![JWT DEMO Authentication in userBlogs API Call](https://www.w3school.info/blogimages/JWT_userBlogs_API.png)

Now if you want to verify that token is expiring in given time(10 minutes after generation time/login time), i am just clicking the same api with same token after 10 minutes and you can see there will not return any data and it is returning status false with following message :

![JWT DEMO Authentication in userBlogs API Call](https://www.w3school.info/blogimages/JWT_userBlogs_API_TOKEN_EXPIRY.png)

Also if you want to eloborate it more then i suggest you to try with modify Uid value with same token , you will another authentication issue and also if you modify the JWT token also then also you will not get the desired result and get authentication Issue

Thanks for reading out if you want the complete code of this file then please find following:

```

<?php

header("Content-Type: application/json; charset=UTF-8");

require_once('vendor/autoload.php');

use \Firebase\JWT\JWT;

class DBClass {

private $host = "localhost";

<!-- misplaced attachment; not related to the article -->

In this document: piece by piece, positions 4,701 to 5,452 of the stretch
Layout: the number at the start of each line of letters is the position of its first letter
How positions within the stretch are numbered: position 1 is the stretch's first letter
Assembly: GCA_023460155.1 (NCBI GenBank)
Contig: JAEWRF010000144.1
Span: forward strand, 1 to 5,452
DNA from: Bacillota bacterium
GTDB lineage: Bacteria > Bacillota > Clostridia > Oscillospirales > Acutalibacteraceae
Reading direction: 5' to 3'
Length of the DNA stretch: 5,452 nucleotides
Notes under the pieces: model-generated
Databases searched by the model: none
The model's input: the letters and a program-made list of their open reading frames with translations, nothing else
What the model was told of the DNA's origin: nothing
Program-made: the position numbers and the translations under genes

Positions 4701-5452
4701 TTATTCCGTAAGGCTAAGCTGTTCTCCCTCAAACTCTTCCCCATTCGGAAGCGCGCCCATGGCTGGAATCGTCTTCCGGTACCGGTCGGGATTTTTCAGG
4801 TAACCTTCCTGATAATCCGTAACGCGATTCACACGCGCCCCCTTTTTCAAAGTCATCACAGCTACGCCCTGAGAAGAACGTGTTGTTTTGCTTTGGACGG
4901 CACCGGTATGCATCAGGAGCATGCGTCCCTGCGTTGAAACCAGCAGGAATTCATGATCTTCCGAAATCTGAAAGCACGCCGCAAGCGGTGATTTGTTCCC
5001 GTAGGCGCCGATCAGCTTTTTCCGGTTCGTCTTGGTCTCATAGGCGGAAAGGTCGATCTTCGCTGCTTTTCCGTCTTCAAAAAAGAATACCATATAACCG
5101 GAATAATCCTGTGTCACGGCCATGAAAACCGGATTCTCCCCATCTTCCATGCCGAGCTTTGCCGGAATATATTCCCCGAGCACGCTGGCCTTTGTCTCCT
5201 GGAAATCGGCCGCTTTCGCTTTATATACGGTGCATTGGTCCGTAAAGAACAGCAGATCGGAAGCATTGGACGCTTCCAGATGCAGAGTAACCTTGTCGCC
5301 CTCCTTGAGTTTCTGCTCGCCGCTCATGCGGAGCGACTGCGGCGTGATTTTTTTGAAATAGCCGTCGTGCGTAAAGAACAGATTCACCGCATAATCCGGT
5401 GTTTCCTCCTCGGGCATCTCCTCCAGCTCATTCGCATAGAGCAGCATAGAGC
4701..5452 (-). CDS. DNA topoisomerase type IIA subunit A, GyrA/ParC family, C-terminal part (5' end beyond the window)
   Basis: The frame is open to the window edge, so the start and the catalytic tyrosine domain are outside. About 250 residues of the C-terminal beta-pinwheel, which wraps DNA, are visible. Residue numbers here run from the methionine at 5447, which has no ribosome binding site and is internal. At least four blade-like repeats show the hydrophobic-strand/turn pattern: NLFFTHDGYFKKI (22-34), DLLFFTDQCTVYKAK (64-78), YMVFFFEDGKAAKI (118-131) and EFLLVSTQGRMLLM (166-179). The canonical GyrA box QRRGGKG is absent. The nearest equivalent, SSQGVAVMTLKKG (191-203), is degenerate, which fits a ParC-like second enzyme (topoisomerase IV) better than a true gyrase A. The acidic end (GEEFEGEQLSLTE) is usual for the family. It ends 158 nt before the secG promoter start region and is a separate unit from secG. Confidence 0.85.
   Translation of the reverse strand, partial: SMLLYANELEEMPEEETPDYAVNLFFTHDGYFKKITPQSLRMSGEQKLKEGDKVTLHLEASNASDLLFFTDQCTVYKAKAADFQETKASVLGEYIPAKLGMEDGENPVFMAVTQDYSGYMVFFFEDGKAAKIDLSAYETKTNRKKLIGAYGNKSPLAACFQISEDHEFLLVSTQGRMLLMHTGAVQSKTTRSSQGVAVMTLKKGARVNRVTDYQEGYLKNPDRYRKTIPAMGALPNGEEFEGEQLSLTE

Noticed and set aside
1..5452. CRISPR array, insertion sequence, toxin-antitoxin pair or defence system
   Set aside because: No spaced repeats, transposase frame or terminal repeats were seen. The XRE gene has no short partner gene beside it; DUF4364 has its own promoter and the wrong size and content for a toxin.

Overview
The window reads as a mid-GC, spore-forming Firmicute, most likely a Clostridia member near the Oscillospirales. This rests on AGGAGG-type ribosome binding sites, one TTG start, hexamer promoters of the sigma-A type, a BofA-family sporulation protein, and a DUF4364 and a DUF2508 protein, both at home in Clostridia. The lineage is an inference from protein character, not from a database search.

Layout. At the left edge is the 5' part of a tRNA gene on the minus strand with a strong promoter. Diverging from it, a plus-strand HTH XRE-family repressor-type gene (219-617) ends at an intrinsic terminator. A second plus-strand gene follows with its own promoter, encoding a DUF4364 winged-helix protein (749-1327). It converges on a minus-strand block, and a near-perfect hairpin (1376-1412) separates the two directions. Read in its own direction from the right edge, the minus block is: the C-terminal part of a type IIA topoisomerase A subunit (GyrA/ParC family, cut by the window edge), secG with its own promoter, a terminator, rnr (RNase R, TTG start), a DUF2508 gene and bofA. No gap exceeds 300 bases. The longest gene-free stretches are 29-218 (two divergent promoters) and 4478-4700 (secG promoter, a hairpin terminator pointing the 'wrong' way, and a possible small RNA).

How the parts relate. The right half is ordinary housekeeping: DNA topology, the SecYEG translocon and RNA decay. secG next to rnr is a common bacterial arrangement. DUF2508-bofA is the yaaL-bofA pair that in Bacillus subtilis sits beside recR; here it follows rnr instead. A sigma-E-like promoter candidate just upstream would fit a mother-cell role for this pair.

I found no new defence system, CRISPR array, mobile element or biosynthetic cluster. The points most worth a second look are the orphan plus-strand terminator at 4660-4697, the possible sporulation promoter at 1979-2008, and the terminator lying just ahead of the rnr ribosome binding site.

private $username = "root";

private $password = ""; / / set your passwrd here

private $database = "news";

public $connection;

private $Secret_Key="*$%43MVKJTKMN$#"; / / you may change this key

/ / get the database connection

public function connect(){

$this->connection = null;

try{

$this->connection = new PDO("mysql:host=" . $this->host . ";dbname=" . $this->database, $this->username, $this->password);

$this->connection->exec("set names utf8");

}catch(PDOException $exception){

echo "Error: " . $exception->getMessage();

}

return $this->connection;

}

public function login($email,$password){

if($this->connection==null)

{

$this->connect();

}

$query = "SELECT id,name,email,createdAt,updatedAt from users where email= ? and password= ?";

$stmt = $this->connection->prepare($query);

$stmt->execute(array($email,md5($password)));

$ret= $stmt->fetchAll(PDO::FETCH_ASSOC);

return $ret;

}

public function get_all_blogs($Uid){

if($this->connection==null)

{

$this->connect();

}

$query = "SELECT b.*,u.id as Uid,u.email as Uemail,u.name as Uname from blogs b join users u on u.id=b.user_id where b.user_id= ?";

$stmt = $this->connection->prepare($query);

$stmt->execute(array($Uid));

$ret= $stmt->fetchAll(PDO::FETCH_ASSOC);

return $ret;

}

public function response($array)

{

echo json_encode($array);

exit;

}

public function generateToken($UiD)

{

$payload = array(

'iss' => $_SERVER['HOST_NAME'],